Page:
Code-mixing in signs and words in input to and output from children

MyBook is a cheap paperback edition of the original book and will be sold at uniform, low price.
This Chapter is currently unavailable for purchase.

Drawing on a longitudinal data collection of six children (three hearing, three deaf) learning Dutch and Sign Language of the Netherlands (NGT) in deaf families, this chapter explores the amount and types of simultaneous mixing (code-blending) of signed and spoken language elements in the children’s linguistic input and output. The hearing children receive far more code-blending in their input than the deaf children; they also produce more than the deaf children. The types of code-blending also differ between the two groups of children. The factors that determine these differences appear to be the language ability of the children, the input and the language choice. Finally an analysis of the classes of signs/words shows that more nouns than verbs are code-blended and more verbs than adjectives/adverbs, pronouns, or question words. Linguistic factors and the input seem to play a part here.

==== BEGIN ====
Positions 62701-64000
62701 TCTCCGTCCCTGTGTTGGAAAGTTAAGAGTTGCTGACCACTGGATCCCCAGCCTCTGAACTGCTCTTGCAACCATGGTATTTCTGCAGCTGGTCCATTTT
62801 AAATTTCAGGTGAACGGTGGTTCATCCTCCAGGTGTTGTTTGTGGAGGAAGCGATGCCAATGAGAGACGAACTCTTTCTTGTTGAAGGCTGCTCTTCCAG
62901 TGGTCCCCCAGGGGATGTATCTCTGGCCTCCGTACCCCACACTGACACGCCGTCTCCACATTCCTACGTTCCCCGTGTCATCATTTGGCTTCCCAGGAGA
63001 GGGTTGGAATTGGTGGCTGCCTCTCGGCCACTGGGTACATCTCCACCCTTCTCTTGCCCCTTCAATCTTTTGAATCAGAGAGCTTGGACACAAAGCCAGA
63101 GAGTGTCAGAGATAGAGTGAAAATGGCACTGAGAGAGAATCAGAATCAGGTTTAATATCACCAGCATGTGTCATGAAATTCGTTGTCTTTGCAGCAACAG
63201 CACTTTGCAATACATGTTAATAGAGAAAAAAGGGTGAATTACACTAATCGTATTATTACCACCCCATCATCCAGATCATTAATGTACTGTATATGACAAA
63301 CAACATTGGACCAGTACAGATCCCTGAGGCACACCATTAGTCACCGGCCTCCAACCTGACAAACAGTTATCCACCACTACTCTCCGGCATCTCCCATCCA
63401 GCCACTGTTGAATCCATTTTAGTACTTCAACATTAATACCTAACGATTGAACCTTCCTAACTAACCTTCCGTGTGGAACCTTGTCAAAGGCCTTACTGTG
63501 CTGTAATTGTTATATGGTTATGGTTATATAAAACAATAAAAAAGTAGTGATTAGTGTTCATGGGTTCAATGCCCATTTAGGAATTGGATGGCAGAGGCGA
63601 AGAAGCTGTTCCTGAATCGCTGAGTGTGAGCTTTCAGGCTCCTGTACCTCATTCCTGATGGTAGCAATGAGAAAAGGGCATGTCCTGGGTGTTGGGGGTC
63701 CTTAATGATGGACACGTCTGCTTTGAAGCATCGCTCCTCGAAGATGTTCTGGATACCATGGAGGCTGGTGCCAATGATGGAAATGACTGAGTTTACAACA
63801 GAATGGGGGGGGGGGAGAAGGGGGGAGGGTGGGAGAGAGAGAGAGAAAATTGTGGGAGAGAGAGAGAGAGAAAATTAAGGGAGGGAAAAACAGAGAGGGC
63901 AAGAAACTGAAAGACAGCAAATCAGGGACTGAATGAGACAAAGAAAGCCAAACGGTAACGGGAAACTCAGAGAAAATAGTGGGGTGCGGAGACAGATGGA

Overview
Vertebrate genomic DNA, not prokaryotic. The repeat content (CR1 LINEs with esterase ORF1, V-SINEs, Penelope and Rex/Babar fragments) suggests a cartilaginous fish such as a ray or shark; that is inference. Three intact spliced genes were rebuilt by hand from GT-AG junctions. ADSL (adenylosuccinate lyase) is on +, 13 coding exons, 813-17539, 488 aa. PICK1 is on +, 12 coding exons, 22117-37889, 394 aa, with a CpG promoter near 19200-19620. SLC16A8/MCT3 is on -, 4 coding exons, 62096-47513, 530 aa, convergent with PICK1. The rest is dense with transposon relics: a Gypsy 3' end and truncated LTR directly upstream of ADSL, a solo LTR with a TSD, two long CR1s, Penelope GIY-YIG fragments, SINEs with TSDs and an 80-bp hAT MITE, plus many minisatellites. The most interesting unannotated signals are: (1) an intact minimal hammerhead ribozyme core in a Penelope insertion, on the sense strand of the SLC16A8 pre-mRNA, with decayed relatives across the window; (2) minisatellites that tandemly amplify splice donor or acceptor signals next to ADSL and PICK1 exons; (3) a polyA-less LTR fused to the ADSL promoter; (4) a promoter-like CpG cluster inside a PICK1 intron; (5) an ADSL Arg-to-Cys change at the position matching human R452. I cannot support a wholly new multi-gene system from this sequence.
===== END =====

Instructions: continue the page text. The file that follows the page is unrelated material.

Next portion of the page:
This is a required field
Please enter a valid email address